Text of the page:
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In re Albano

Supreme Court of New Jersey

July 2, 2018

In the Matter of Joseph Albano

         District Docket No. XIV-2017-0118E

          Bonnie C. Frost, Esq., Chair Bruce W. Clark, Esq., Vice-Chair Peter J. Boyer, Esq. Hon. Maurice J. Galupoli Thomas J. Hoberman Regina Waynes Joseph, Esq. Eileen Rivera Anne C. Singer, Esq. Robert C.Zmirich

          EllenA, Brodsky chief counsel.

          Paula T. Granuzzo deputy chief counsel.

          Melissa Urban first assistant counsel

          Timothy M. Ellis Lillian Lewin Barry R. Petersen, Jr Colin T. Tams Kathryn Anne Winterle assistant counsel

         Dear Mr. Neary:

         The Disciplinary Review Board reviewed the motion for discipline by consent (reprimand or censure) filed by the Office of Attorney Ethics, pursuant to R. 1:20-10(b). Following a review of the record, the Board determined to grant the motion.

         In the Board's view, a censure is the appropriate measure of discipline for respondent's violation of RPC 5.5(a) (unauthorized practice of law).

         Specifically, by Court Order effective November 17, 2014, and, again, by Court Order effective November 16, 2015, respondent, while an associate with the law firm of Leanza, Agrapidis & Maroules P.C. (Leanza), was declared ineligible to practice law for failure to comply with mandatory continuing legal education (CLE) requirements. On June 20, 2016, respondent was removed from the CLE ineligibility list. However, by Order effective November 21, 2016, he was again declared ineligible to practice law, again for failure to comply with CLE requirements. He was removed from the CLE ineligible list on March 10, 2017.

         Respondent admitted to the OAE, during a July 10, 2017 demand interview, that he was aware of his administrative ineligibility, but continued to practice law on multiple occasions, over a four-month period, while employed at the Leanza firm.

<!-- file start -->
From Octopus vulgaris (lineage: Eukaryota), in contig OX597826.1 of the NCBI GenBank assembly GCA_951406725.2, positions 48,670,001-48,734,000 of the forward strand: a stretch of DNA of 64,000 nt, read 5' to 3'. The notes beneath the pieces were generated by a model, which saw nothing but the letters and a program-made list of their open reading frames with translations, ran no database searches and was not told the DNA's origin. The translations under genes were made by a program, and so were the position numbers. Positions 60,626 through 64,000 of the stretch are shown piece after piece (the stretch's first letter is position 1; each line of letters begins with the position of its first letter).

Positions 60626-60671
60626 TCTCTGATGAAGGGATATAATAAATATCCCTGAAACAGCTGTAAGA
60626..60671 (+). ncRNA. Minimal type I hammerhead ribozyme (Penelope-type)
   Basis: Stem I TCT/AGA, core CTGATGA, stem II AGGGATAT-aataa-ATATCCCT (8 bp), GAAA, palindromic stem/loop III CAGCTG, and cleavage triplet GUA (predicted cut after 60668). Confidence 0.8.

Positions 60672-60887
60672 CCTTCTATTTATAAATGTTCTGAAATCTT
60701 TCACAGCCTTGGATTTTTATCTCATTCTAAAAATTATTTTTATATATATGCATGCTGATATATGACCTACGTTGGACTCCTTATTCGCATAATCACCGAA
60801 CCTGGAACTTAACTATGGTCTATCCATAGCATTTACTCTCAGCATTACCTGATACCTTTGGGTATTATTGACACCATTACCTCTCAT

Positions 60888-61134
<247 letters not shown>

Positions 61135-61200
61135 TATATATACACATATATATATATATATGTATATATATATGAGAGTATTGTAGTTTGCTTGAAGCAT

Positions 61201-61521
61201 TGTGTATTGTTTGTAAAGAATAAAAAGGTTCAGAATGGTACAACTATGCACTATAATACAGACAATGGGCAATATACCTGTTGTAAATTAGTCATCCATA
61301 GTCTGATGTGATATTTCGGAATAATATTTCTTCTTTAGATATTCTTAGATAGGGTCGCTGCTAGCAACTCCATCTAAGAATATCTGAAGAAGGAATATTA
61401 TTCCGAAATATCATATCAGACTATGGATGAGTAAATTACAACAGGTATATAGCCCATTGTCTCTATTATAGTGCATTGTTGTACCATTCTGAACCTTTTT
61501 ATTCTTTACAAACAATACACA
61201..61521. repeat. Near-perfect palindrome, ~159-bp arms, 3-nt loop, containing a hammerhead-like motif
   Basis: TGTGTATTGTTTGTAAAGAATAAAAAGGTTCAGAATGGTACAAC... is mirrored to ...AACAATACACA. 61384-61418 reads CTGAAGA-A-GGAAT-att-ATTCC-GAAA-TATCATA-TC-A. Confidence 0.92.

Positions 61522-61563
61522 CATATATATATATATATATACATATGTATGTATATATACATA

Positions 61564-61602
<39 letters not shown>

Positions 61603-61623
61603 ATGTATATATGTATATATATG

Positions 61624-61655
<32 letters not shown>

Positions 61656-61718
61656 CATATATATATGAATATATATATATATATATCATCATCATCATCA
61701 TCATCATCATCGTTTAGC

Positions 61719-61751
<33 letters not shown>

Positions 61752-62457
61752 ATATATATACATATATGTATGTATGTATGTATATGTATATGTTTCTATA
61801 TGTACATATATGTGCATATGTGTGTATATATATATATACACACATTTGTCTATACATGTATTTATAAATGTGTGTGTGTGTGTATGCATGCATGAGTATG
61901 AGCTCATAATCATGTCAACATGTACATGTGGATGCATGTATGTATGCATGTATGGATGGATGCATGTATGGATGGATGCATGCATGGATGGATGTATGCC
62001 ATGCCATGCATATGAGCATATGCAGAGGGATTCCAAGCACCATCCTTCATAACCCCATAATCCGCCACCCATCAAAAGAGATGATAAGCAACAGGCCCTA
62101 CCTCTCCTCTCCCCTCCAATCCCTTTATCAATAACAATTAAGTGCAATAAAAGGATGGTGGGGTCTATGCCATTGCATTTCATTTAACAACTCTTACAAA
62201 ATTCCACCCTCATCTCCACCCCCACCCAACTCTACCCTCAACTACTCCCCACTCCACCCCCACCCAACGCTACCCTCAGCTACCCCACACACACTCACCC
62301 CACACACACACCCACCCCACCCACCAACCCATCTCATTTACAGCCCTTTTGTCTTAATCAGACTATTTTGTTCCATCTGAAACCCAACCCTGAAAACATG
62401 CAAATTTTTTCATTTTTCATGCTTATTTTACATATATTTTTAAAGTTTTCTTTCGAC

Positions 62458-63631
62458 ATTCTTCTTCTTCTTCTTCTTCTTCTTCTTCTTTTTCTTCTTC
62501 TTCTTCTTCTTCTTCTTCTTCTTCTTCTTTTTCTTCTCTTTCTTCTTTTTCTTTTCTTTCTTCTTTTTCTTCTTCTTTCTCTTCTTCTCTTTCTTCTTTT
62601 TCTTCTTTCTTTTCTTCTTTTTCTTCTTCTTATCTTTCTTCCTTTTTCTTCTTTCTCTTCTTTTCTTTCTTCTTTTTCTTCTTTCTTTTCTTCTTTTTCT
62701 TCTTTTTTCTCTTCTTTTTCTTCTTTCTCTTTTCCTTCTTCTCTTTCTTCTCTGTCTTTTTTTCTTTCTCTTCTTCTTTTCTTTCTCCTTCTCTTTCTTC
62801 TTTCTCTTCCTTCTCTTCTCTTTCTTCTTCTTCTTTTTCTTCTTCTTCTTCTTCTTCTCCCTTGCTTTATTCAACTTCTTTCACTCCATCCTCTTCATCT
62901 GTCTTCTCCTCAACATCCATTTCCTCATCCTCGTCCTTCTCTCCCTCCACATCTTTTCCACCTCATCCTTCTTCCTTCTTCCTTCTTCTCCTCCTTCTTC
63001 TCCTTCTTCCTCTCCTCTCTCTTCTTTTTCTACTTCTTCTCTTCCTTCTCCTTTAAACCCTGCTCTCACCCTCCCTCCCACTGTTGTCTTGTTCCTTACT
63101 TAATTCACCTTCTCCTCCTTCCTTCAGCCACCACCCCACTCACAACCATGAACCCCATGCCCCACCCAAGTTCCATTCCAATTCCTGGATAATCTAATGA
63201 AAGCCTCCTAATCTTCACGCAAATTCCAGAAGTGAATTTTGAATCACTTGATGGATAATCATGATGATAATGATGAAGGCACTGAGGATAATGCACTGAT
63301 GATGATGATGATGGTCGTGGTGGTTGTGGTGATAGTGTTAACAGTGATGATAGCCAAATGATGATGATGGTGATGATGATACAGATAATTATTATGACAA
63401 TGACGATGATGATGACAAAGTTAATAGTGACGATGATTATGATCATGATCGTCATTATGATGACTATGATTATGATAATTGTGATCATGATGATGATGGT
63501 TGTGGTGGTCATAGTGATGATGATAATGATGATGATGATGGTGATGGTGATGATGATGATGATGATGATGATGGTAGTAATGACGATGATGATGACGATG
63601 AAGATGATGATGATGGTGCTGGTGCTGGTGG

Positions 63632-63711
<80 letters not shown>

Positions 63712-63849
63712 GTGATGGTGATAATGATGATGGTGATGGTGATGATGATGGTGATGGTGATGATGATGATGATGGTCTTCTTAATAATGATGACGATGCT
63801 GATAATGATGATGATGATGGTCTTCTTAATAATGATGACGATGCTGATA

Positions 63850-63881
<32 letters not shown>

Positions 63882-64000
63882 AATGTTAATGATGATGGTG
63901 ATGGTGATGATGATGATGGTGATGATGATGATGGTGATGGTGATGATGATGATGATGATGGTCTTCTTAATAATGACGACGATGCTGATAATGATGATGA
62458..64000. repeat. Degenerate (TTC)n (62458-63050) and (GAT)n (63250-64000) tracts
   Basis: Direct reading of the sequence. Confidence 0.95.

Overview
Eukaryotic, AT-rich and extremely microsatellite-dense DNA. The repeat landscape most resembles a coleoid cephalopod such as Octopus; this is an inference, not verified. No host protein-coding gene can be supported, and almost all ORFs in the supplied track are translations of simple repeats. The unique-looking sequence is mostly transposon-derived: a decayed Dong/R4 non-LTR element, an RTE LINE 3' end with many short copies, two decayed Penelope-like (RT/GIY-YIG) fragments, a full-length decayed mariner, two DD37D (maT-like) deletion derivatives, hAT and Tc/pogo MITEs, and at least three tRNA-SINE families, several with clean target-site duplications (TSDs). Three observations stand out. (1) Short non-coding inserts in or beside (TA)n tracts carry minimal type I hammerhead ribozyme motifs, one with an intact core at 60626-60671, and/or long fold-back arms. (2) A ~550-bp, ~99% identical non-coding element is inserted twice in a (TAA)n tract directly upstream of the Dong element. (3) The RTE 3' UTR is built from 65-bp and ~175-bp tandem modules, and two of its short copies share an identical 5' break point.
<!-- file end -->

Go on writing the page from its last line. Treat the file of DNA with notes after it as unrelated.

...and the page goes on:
Ordinarily, practicing law while ineligible is met with an admonition, if the attorney is unaware of the ineligibility. A reprimand may result if aggravating factors exist, such as other ethics improprieties are present, the attorney has an ethics history, the matter proceeded as a default, or the attorney had knowledge of the ineligibility and practiced law, nevertheless. See, e.g., In re Frayne, 220 N.J. 23 (2014) (default; attorney practiced law while ineligible; there was no evidence that he knew that he was ineligible at the time; the attorney also failed to communicate with the client); In re Fell, 219 N.J. 425 (2014) (attorney who was ineligible for a five-month period represented a matrimonial client, knowing of his ineligibility; in aggravation, the attorney had received a prior reprimand; in mitigation, the attorney readily admitted his conduct and provided service to his community); and In re Moskowitz, 215 N.J. 636 (2013) (attorney practiced law knowing that he was ineligible to do so).

         Censures have been imposed where the aggravating factors have been more serious. See, e.g., In re D'Arienzo, 217 N.J. 151 (2014) (attorney's recklessness in not ensuring that payment of his annual assessment was sent to the New Jersey Lawyers' Fund for Client Protection was deemed "akin to knowledge on his part;" in aggravation, the attorney had an extensive disciplinary history, which included a 2013 reprimand for practicing while ineligible); In re Macchiaverna, 214 N.J. 517 (2013) (attorney knowingly practiced law while ineligible, and engaged in recordkeeping violations; an aggravating factor was the attorney's prior reprimand for recordkeeping violations that led to the negligent misappropriation of client funds; the attorney also did not appear on the return date of the Court's order to show cause); In re Payton.___N.J.___(2011) (2011 N.J. Lexis 704) (attorney practiced law while he was ineligible; mitigating factors were the attorney's poor financial situation caused by his ill health, and his quick admission of wrongdoing; aggravating factors were the attorney's knowledge of his ineligibility and his extensive disciplinary record - an admonition, a reprimand, and two three- month suspensions); and In re Lynch, 186 N.J. 246 (2006) (attorney, aware of his ineligibility, practiced law during that period; the attorney had a prior admonition and a reprimand).

         Here, respondent's prior censure, serves as an aggravating factor, and his admission of wrongdoing and cooperation with ethics authorities are mitigating factors. Based on those factors and the above precedent, the Board determined that a ...


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